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Eyes Wide Open

Hope is not enough. Buying distressed biodiesel assets requires important considerations.
By Ron Kotrba | October 28, 2013

Sticky, gummed-up valves, busted pipes, tanks still partially filled with residues that were never drained at shutdown—these are things you don’t want to see when buying a shuttered biodiesel plant. But these are obvious red flags, unlike other problems that may be lurking in the crevices of a deal that seems too good to be true. If a biodiesel plant has remained idle in 2013, perhaps something is fundamentally wrong with the asset, such as location, or permitting, or outdated, even unsupported, process technology requiring millions of dollars.


Plenty of considerations, important business decisions that require experienced legal, engineering and financial counsel, must be given to buying any biodiesel facility, particularly those where an operational history is nonexistent. These include shuttered facilities and partially completed projects. As a seller, without certain elements in the deal, such as a properly shut down plant, an extensive operating history and data on yield conversions, run rates and even productive capacity, you can expect significant discounts on your asset because the buyer must do rigorous due diligence, a major part of which is risk mitigation.


“Your skill set on the engineering side, your knowledge base, what you bring to the table is fundamental,” says Paul Tantillo, managing partner at Enervation Advisors, which facilitated the purchase of several distressed biodiesel plants now operating under the name W2Fuel. “Going into a shuttered plant, first, you have to make sure the plant was shut down properly,” Tantillo says. “That could kill you. You could end up spending $300,000 to $400,000 in busted pipes, gummed-up works, if they didn’t clean out the tanks of all residual material. Then you have modernization—do you have esterification, the frontend system, capable of variable free fatty acid handling and capability? You have to come in with the knowledge and capacity to do the OSHA requirements and put the safety systems in. Most of them aren’t leaving the recipe book behind—most times you’re buying from a bank. You don’t always have the previous ownership around. You have to make it not so much of a crap shoot and mitigate risk. If it’s a shuttered plant, a lot of times they’re shuttered for a reason.”


Primary Assessments


“When you think about what drives value from an investor’s perspective, you want to assess the means of that asset to produce a cash flow in the future and the risk factors that could impact its ability to generate that cash flow,” says Kirk Martin, managing partner at Ascendant Partners. “Then you want to assess what kind of capital costs you would expect in the acquisition, the startup and improvements that might be necessary. Then you have the two factors you need to evaluate the investment opportunity—that being the ability to generate cash against the cost of producing that cash.” Ascendant Partners helped raise equity capital to retrofit the large Beatrice, Neb., biodiesel facility Flint Hills purchased, which was originally built around Axens’ dry process technology. The plant was completed but never fully operated. The process technology provider disappeared, and couldn’t support technology maintenance. Flint Hills Resources and Benefuel bought the 50-plus MMgy plant for $5 million. It cost $70-plus million to build.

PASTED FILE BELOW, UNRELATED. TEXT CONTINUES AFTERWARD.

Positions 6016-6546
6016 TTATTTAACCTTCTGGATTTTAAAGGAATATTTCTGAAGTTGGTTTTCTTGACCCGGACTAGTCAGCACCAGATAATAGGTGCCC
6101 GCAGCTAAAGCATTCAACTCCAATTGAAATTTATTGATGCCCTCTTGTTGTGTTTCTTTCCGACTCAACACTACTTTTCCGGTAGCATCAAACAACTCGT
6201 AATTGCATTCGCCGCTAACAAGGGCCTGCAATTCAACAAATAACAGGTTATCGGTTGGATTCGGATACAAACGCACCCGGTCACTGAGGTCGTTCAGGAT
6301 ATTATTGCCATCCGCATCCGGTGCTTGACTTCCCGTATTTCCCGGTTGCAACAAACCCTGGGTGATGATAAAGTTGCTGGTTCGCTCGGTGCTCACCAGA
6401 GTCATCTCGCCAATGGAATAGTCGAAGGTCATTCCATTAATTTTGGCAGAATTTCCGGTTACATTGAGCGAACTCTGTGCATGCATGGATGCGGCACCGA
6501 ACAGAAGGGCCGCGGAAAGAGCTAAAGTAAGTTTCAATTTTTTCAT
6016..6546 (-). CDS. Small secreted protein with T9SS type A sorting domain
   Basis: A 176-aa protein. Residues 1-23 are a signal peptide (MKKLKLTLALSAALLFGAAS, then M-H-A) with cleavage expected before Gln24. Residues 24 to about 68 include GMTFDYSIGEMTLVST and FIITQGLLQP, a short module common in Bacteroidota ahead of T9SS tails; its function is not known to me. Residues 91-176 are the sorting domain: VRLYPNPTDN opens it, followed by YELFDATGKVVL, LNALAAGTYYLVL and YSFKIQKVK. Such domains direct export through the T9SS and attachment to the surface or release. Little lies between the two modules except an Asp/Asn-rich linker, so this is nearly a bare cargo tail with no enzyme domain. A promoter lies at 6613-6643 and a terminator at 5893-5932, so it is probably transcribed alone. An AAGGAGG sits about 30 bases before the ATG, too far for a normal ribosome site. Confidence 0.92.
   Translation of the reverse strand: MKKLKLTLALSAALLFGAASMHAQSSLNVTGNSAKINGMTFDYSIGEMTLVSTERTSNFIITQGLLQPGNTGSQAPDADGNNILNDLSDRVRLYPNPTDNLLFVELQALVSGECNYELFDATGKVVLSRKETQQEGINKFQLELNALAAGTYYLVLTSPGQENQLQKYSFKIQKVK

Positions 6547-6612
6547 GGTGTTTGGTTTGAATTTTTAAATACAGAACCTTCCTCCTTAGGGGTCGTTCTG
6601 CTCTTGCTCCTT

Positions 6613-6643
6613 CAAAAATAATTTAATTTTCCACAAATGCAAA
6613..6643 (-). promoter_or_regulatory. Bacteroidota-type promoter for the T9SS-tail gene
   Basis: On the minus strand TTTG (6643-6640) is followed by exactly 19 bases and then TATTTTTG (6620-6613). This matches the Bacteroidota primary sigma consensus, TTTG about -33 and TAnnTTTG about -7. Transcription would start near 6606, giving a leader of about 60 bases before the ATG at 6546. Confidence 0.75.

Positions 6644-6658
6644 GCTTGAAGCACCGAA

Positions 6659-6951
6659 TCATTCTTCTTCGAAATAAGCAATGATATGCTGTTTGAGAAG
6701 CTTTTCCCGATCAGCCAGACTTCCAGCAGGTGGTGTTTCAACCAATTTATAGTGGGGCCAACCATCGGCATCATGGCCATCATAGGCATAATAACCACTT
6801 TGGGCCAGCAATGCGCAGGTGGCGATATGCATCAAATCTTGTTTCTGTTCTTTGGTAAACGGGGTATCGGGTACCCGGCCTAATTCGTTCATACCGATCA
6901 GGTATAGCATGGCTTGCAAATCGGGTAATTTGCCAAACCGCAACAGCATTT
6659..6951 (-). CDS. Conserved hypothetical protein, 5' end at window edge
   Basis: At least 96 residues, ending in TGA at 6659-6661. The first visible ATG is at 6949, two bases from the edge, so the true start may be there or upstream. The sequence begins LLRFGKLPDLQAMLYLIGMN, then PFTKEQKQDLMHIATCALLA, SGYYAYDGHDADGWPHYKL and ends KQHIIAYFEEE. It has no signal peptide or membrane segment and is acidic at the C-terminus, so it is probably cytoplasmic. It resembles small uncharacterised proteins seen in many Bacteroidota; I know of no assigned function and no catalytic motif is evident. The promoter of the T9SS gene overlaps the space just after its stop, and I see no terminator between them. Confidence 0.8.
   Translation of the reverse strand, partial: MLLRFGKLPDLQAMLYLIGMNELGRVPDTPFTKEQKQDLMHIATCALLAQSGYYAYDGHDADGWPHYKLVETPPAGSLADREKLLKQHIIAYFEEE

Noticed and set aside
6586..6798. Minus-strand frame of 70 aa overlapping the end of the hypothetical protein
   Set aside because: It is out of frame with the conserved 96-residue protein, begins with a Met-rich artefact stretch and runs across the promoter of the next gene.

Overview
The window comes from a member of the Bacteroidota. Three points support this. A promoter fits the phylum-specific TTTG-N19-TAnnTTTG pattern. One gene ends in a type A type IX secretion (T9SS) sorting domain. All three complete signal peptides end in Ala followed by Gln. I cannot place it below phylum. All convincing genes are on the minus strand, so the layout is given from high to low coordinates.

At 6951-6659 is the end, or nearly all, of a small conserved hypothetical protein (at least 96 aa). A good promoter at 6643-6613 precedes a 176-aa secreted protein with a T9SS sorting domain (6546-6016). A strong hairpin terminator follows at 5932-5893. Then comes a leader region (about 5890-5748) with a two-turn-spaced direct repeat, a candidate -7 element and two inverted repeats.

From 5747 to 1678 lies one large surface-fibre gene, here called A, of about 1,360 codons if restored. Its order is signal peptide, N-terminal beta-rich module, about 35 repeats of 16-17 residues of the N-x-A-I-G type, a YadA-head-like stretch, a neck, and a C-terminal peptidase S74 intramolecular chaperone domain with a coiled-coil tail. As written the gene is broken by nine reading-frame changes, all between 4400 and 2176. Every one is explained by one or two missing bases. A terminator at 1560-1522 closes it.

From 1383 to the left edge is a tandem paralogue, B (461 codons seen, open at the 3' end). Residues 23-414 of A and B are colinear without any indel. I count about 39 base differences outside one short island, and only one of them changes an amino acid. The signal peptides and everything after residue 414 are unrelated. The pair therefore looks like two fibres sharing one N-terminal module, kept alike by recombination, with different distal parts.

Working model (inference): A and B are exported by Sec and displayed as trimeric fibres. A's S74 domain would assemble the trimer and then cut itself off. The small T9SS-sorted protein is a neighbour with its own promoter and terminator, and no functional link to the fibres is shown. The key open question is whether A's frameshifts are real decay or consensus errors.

First, Martin says, you need to understand whether the facility is positioned to be competitive. “Does it have competitive access to feedstock markets, is it located to reasonable access to the downstream markets, does it have the kind of transportation infrastructure that you need to efficiently move products to market?” he says. “If the plant’s not located in a competitive spot, the rest doesn’t really matter.” Erik Endler, senior partner at 321 Capital Partners, says a plant’s proximity to competitors is also important.


“Whether it’s rail, highway or water, everyone wants to have as big a plant as possible given the amount of engineering costs involved, and it doesn’t cost much to make them bigger,” Endler says. “But to make it bigger, you have to be able to move the feedstock coming in and the biodiesel going out. Realistically, if a plant says they can do 8 to 10 MMgy and they’re not on rail or water, it’s going to be tough to do that volume unless they have massive storage capacity and run tanker trucks 24/7,” he says.


Determining a plant’s actual production capacity is another task. “Sellers will tell you my plant can do this many gallons per year,” he says. “The fact is, most of those plants have never produced, and likely cannot produce, at that capacity.”


The biodiesel business is all about margins, and it’s a long play. “We have to look at gross margins, crush margins, and product margins to understand what you think the potential for profit could be,” Martin says. “If they’re not competitive, you better think hard about whether you want to do any additional research.”


Discount vs Lack of Information


Once market position and competiveness have been examined, a much more difficult question, and a much more risky proposition than acquiring an operating plant where real operating data and margins, conversion and yield data are available, is assessing whether the plant can run as intended. “If you have a plant that’s been sitting idle, you’ve got a much bigger challenge to assess the risk that the plant can run, and it becomes a lot more theoretical in determining what kind of conversions, yields, and so forth,” Martin says, “because you don’t have an operating history to give you that confidence. In those cases, what we want to do is bring in additional technical expertise, engineering and construction companies that could come in and actually assess the condition of the equipment.”